Appaloosa 1 Photo by Sarah K. Andrew
Features - Leopard/varnish appaloosa, smallish spots, lots of roaning

Appaloosa 2 Photo by Michelle J.
Features - extended blanket/almost leopard appaloosa, interesting leg and facial markings

Appaloosa 3 Photo by Chris Snyder
Features - varnish appaloosa, lots of uneven roaning, small hip blanket, very few spots

Pinto 1 Photo by user sagetopaz
Features - Frame/sabino, interesting combo of roan on the back end and crisper forehand markings

Pinto 2 Photo by Martina Vannelli
Features - Sabino, irregular patches of roaning and spotting

Pinto 3 Photo by user Saveena
Features - Tobiano?/Sabino, soft roaning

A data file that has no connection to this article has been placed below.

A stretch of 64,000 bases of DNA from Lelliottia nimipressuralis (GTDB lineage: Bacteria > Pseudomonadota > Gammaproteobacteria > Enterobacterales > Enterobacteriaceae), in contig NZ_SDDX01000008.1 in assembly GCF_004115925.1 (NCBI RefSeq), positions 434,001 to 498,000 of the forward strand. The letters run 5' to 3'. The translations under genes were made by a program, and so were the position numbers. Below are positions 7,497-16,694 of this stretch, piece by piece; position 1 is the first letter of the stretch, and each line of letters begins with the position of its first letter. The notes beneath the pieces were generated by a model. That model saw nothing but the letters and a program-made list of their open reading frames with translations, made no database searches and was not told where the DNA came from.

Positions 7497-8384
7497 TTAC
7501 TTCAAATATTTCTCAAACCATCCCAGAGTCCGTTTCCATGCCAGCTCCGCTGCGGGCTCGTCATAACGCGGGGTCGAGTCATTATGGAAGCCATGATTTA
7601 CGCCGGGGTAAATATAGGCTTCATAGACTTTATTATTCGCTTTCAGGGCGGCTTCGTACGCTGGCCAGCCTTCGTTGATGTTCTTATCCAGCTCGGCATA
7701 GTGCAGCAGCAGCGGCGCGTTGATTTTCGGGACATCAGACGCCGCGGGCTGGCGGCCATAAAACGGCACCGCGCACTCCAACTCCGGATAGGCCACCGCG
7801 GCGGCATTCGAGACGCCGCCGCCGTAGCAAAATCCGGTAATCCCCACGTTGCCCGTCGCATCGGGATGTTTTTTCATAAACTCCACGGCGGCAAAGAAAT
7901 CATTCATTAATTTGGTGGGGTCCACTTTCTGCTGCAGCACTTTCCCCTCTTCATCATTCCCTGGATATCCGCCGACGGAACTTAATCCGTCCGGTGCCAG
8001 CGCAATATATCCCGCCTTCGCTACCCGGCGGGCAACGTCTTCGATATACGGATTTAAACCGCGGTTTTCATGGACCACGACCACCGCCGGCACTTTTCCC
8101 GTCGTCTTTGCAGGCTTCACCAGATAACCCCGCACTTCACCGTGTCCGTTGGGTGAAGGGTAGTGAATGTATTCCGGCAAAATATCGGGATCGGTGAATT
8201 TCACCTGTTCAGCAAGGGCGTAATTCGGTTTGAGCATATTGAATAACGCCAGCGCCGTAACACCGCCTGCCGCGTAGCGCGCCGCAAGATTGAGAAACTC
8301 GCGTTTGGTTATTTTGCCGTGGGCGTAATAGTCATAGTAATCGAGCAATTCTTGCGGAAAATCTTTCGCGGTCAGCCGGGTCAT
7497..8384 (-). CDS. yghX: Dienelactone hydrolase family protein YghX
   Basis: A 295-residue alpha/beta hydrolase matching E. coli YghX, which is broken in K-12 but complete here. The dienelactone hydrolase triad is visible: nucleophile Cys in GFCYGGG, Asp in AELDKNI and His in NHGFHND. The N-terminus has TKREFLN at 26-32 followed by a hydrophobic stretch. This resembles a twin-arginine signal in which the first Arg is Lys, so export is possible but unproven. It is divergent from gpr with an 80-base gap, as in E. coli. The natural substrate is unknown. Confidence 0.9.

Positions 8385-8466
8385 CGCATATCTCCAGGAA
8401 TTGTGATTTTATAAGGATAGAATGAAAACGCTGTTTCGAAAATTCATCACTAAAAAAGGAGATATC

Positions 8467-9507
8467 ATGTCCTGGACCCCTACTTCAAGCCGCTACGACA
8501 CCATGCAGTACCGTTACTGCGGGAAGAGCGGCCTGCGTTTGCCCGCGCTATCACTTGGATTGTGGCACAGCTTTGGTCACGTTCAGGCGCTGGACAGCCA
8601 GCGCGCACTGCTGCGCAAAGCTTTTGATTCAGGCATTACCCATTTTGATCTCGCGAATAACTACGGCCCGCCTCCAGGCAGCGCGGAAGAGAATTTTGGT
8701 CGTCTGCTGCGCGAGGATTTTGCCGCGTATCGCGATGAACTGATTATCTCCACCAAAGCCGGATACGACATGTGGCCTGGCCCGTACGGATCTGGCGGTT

Friday, May 1, 2009

Recent Winnings

Well, I keep messing up on the Friday Tip today, so I am setting it aside until tomorrow. In the meantime, enjoy these pictures from Erin Corbett! She had fabulous outings at the last few shows and sent in some pictures. Her ears forward Jasmine (painted by Tracy Eilers, tack by Erin) swept up the Grand Champ in performance at Northwest Expo and is also now NAN qualified in halter.



Erin also owns four of my Simply CM horses, and here is proof that even though they're simple, they are great showers! The TWH actually had to show in the advanced custom division instead of simple because his feet were changed, and he still managed to hold his own. I also heard that the pinto stock horse got overall reserve champion under the dapple grey warmblood (below)! You can click on their pictures for full galleries (except for the foals whose aren't done yet...).